When religion and politics mix
Op-ed: Netanyahu prefers to thwart conversion reform because his natural partners, the haredim, are much more important than the common citizen.
The State of Israel is a state which has yet to decide what it wants to be when it grows up. On the one hand, its leaders believe that the country is actually part of the United States – an American aircraft carrier sailing along the shores of the Middle East. They would rather reach agreements with Canada and with Mexico than with the Palestinians, for example.
And it’s not just about foreign relations. The ship – an American villa in the Middle East – is carrying not only American tools and weapons, but also American values. Israel’s Prime Minister Benjamin Netanyahu sees himself as a big expert on these values. He is such an expert that he can afford to rebuke the fellows on the beach for forgetting the essence of American values. An important American value, for example, is the Jewish right to settle wherever the Yesha Council decides.
On the other hand, Israel integrates very well into the explosive mixture of religion and politics which characterizes the region. In the home port, for example, there is a strict separation between the church and the state. For the Americans, it would be unimaginable that the secular state would decide who has “properly converted to Christianity,” as the state deals with things shared by all its citizens while the different religions each deal with their own issues according to worldviews and values which have nothing to do with the public domain.
In the State of Israel, on the other hand, the secular authorities are vigorously involved in the issue of halachic conversion.
Take the Israel Defense Forces, for example. An allegedly neutral body which should not be taking a stand on religious affairs. What would we think about the US Army if it encouraged non-Christian soldiers to be baptized and provided them with suitable systems? We would probably be shocked.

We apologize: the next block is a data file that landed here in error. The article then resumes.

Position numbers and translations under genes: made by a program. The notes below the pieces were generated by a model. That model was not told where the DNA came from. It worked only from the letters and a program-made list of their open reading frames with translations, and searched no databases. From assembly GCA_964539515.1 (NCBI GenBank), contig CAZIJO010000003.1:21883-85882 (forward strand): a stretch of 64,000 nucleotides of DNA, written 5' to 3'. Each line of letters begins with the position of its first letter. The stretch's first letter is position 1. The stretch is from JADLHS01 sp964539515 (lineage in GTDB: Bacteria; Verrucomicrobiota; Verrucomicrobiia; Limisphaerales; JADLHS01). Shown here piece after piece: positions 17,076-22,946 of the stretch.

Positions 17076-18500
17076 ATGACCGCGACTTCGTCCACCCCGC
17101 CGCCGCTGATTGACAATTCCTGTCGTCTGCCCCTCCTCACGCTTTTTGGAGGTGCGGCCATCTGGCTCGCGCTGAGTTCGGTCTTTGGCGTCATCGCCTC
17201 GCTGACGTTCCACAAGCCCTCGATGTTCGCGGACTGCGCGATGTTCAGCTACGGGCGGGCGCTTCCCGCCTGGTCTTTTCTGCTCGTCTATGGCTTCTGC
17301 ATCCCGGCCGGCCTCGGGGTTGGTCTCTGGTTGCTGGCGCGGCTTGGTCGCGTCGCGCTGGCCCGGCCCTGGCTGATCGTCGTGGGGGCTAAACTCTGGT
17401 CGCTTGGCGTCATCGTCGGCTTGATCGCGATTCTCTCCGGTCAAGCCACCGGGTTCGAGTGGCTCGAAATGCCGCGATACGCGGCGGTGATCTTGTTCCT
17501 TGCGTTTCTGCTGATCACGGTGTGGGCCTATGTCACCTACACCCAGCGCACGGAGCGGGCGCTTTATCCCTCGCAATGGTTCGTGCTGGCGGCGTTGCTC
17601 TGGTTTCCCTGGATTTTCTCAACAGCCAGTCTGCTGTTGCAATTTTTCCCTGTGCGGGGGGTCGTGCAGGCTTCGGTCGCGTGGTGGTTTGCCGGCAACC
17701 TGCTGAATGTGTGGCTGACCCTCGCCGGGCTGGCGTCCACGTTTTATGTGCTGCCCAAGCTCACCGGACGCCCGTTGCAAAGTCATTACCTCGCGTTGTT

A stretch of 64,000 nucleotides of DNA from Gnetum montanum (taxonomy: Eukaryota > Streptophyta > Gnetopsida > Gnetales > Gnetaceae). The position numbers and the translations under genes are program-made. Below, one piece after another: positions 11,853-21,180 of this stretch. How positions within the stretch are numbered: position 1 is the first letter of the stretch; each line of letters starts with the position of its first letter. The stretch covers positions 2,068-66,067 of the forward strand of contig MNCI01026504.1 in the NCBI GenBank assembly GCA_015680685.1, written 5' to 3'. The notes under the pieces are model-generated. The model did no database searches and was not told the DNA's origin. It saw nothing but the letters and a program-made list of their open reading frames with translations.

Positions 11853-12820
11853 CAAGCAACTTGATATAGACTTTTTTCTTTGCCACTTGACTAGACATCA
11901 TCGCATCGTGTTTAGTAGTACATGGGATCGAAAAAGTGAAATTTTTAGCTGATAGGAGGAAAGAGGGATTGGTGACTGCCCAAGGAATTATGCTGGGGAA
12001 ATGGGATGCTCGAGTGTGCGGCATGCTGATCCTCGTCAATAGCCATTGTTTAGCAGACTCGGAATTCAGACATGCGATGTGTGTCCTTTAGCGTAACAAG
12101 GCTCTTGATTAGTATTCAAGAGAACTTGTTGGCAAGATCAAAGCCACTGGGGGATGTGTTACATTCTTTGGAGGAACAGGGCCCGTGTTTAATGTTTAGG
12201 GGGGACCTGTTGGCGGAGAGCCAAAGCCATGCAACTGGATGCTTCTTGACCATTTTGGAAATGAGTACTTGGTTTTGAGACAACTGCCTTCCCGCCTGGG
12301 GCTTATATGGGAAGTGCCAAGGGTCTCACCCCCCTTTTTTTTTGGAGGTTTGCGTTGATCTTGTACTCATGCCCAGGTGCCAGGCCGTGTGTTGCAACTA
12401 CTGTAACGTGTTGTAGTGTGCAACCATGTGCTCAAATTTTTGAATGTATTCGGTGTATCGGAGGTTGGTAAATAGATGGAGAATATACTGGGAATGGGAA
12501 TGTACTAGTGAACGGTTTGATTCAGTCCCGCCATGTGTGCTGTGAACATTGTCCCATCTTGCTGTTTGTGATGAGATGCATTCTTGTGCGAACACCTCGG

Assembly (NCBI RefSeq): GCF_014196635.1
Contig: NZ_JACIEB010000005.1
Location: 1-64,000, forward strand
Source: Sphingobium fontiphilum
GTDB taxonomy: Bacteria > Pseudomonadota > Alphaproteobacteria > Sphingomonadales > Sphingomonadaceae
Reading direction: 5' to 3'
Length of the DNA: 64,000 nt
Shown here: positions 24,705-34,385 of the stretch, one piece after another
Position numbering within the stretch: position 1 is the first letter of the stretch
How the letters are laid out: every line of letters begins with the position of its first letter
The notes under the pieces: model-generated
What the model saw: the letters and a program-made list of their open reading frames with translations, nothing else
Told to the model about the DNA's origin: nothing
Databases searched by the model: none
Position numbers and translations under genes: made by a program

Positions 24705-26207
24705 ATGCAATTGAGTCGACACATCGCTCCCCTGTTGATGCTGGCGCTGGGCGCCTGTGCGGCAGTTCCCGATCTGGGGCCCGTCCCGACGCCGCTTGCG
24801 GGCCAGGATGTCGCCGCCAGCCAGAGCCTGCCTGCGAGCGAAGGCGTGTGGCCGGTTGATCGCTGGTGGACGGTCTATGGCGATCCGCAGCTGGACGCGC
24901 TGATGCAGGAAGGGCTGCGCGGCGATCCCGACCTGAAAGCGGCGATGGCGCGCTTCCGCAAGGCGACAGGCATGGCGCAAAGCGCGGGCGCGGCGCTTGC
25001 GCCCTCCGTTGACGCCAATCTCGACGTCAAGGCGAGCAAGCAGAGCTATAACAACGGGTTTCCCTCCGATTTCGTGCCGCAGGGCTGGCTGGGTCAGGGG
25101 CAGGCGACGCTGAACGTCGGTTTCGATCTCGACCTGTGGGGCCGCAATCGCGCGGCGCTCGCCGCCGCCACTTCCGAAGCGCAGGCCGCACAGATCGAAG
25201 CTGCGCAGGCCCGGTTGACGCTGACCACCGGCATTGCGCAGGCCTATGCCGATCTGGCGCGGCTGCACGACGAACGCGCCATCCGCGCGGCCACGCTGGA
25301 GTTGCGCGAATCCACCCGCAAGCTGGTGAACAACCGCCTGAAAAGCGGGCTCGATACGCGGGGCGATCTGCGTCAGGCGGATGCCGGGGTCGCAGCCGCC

Not in Israel. The IDF encourages soldiers to convert to Judaism – and it’s not all talk, but also action. The training for conversion in the IDF falls under the responsibility of the Education Corps and is operated by the Judaism Studies Institute through its teachers and according to programs adapted to the IDF, which were approved by the Chief Military Rabbinate. This system was initiated by the chief education officer at the time, Major-General (res.) Elazar Stern.
This odd situation – too odd for an American, because in the Middle East, which we are allegedly turning our back on, there is no separation between religion and state – is part of a wider picture in which the state leaves critical matters concerning its citizens, like the definition of a couple’s relationship, in the hands of the religious establishment.
The state, which defines itself as the Jewish nation state, has also failed to create its own definitions for determining a Jewish identity and is completely dependent on the rulings of halachic authorities, allegedly on its behalf, who basically serve as the yes men of the extreme rightists in their community – the haredi rabbis. Instead of cutting off this faulty connection between the civil establishment and the religious establishment, they are trying to lubricate it so that it will lead to less jock itches.
The recent lubrication attempt is being carried out by Elazar Stern, who in the meantime has become a Knesset member on behalf of Hatnua party. Stern’s proposed law for a conversion reform weakens the Chief Rabbinate, which is in the hands of the haredim, and allows city rabbis to establish their own conversion courts. More importantly, it opens the registration districts for conversion, so that those seeking to convert would not be held hostage by a certain rabbi, but would be able to find the most suitable converter. It’s not good, but it’s certainly not as bad as the current situation.
Our very American prime minister is extremely eager to thwart this attempt. The suggested reform is a thorn in the side of Benjamin Netanyahu’s “natural” partners, the haredim. It’s better to thwart it, as the natural partners are much more important than the common citizen who, alas, isn’t a natural partner in Bibi’s future coalition.
Hatnua member are declaring that the law may pass despite Bibi’s objection. It’s possible. But this law, even if it does pass, is a secular fig leaf covering up the haredi shame. The State of Israel must set civilian criteria for recognizing affiliation with the Jewish people and leave the religious quips to the religious